Cantor said he preferred that the videos be scaled much larger than they are in the small space at the museum, so “it’s big so the viewer can enter.”

from Deeparture video. the animal in the back is a deer. I used this Museum photo because the video was disproportionately long while I was shooting; like at home, the remote had disappeared, but when it turned up at last, Cantor fixed the proportions.

He noted how Landscape has street sounds and big bass, while Deeparture is silent. He said he preferred to remain silent on what Deeparture was about.

Deeparture, which shows the two animals pacing around the Yvon Lambert Gallery in Paris, also showed in Yvon Lambert’s Chelsea Gallery, projected life-sized. Because the video was silent, “People came in quietly. The film allows you [to think] a lot of things. …Art is something like food. You eat it. If you don’t like it, you throw it away. Sometimes you need that one grain of flour. But how that one grain comes is not very easy.”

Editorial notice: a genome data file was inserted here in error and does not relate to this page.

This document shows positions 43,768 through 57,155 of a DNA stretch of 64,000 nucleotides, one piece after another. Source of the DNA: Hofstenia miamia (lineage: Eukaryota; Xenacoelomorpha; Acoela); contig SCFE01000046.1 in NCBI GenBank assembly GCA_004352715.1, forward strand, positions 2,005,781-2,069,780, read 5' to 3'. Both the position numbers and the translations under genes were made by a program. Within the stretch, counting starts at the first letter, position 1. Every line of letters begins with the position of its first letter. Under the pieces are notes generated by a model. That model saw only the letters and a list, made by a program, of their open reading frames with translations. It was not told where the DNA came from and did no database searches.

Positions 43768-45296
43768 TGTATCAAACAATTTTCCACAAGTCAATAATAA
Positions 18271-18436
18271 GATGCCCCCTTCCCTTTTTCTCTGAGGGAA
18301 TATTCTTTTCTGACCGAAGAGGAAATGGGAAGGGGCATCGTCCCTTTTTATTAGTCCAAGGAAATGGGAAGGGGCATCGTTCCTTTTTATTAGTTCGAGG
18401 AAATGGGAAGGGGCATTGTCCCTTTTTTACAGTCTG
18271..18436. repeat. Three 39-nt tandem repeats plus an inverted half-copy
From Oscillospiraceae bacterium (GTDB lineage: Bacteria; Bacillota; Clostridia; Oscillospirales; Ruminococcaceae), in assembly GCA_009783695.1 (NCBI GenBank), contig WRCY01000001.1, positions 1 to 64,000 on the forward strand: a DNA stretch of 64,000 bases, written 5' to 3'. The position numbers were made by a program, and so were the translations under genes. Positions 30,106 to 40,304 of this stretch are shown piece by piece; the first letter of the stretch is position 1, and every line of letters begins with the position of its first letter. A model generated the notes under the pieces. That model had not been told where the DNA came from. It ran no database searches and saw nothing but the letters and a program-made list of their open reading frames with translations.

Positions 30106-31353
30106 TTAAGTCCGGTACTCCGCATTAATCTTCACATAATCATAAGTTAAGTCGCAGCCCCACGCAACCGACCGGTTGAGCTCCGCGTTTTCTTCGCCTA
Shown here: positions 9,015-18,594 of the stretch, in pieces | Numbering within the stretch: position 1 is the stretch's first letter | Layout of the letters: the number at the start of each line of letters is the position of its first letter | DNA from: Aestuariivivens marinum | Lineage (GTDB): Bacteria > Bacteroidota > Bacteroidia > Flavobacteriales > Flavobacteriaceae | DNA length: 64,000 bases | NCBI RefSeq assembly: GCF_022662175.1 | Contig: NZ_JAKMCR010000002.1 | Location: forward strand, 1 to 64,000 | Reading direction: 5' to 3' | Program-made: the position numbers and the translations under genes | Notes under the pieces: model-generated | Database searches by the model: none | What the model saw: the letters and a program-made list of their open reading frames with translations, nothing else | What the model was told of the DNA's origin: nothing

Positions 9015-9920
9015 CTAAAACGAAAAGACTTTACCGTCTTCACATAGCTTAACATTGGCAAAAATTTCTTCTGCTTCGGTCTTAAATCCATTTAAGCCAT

Then he went on about people’s response to Deeparture, their concern for the animals, and the pairing of a deer with a wolf. “We try too much to humanize the animal world. They will meet in the forest. Art is to reflect and not just a snapshot of reality that you document on the street.”

I asked the obvious–whether he was in the gallery with the animals to videotape them. He said yes, it was difficult for him.

Diamond Corn
Diamond Corn, 2005, cast crystal

I asked about the beautiful glass ear of corn on a cardboard-carton pedestal. He made it for the Chelsea gallery, with 20 ears of corn, arrayed like in the market.